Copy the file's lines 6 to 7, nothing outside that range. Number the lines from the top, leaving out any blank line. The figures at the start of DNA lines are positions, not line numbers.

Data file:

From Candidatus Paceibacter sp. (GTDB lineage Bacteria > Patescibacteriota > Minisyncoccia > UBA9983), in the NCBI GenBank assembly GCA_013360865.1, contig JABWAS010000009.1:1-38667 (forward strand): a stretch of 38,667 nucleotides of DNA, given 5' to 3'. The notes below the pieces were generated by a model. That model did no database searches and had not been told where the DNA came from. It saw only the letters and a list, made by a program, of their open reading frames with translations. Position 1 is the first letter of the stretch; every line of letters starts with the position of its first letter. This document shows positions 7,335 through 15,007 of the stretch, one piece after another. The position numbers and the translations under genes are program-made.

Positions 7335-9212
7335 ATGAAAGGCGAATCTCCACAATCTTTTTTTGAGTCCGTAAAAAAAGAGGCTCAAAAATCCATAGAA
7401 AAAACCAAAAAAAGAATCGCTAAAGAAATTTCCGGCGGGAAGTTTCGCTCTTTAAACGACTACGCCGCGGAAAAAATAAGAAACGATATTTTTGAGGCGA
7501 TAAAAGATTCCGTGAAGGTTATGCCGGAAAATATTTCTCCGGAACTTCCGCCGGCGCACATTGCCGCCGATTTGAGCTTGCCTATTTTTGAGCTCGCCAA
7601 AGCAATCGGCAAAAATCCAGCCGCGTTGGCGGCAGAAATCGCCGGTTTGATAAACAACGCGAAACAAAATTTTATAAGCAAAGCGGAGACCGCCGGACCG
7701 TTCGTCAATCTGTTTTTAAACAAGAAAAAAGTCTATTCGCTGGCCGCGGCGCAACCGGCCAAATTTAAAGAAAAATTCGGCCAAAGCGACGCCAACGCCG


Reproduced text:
7601 AGCAATCGGCAAAAATCCAGCCGCGTTGGCGGCAGAAATCGCCGGTTTGATAAACAACGCGAAACAAAATTTTATAAGCAAAGCGGAGACCGCCGGACCG
7701 TTCGTCAATCTGTTTTTAAACAAGAAAAAAGTCTATTCGCTGGCCGCGGCGCAACCGGCCAAATTTAAAGAAAAATTCGGCCAAAGCGACGCCAACGCCG